Some data-driven languages are Turing-complete, such as AWK and even sed, while others are intentionally very limited, notably for filtering. An extreme example of the latter is pcap, which only consists of filtering, with the only action being “capture”. Less extremely, sieve has filters and actions, but in the base standard has no variables or loops, only allowing stateless filtering statements: each input element is processed independently. Variables allow state, which allow operations that depend on more than one input element, such as aggregation (summing inputs) or throttling (allow at most 5 mails per hour from each sender, or limiting repeated log messages).
Data-driven languages frequently have a default action: if no condition matches, line-oriented languages may print the line (as in sed), or deliver a message (as in sieve). In some applications, such as filtering, matching is may be done exclusively (so only first matching statement), while in other cases all matching statements are applied. In either case, failure to match any pattern may be "default behavior" or can be seen as an error, to be caught by a catch-all statement at the end.
Benefits and issuesEdit
While the benefits and issues may vary between implementation, there are a few big potential benefits of and problems with this paradigm. Functionality simply requires that it knows the abstract data type of the variables it is working with. Functions and interfaces can be used on all objects with the same data fields, for instance the object's "position". Data can be grouped into objects or "entities" according to preference with little to no consequence.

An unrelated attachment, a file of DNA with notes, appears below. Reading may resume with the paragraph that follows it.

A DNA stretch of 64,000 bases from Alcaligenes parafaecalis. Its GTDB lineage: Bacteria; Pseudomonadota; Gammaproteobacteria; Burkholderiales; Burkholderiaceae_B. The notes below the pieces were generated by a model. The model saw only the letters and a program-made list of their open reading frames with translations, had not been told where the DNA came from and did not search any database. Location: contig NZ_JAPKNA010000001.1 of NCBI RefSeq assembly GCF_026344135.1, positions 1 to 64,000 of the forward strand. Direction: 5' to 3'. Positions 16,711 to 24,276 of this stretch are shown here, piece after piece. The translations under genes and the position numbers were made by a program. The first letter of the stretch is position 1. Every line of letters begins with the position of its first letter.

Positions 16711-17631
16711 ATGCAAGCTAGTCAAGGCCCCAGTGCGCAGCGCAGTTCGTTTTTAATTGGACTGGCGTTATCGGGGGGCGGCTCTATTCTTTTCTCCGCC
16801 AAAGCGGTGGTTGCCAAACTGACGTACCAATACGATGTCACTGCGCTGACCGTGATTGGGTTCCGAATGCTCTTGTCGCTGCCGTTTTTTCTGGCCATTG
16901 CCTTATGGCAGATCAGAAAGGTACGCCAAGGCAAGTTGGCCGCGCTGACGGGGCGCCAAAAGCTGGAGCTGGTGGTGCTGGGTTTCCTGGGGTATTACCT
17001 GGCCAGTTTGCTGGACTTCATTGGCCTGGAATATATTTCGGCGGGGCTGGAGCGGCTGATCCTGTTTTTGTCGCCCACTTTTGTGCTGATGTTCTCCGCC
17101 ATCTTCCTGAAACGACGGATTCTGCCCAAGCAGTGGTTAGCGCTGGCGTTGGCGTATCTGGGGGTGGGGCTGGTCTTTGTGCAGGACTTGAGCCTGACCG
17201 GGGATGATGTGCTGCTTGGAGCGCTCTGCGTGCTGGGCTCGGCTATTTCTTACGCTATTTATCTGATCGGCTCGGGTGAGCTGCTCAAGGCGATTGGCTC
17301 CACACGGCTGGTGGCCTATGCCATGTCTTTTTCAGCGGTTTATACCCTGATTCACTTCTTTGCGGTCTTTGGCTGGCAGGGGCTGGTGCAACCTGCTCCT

While data-driven design does prevent coupling of data and functionality, in some cases, data-driven programming has been argued to lead to bad object-oriented design, especially when dealing with more abstract data. This is because a purely data-driven object or entity is defined by the way it is represented. Any attempt to change the structure of the object would immediately break the functions that rely on it.
As an example, one might represent driving directions as a series of intersections (two intersecting streets) where the driver must turn right or left. If an intersection (in the United States) is represented in data by the zip code (5-digit number) and two street names (strings of text), bugs may appear when a city where streets intersect multiple times is encountered. While this example may be oversimplified, restructuring of data is a fairly common problem in software engineering, either to eliminate bugs, increase efficiency, or support new features.
Data-driven programming languagesEdit
- Perl – data-driven programming as in AWK and sed is one paradigm supported by Perl
- Tab (language)
- Mail filtering languages
https://homepage.cs.uri.edu/~thenry/resources/unix_art/ch09s01.html "The important part is moving program logic away from hardwired control structures and into data."
This article needs additional citations for verification. (March 2011) (Learn how and when to remove this template message)
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[AWK is] often called a data-driven language -- the program statements describe the input data to match and process rather than a sequence of program steps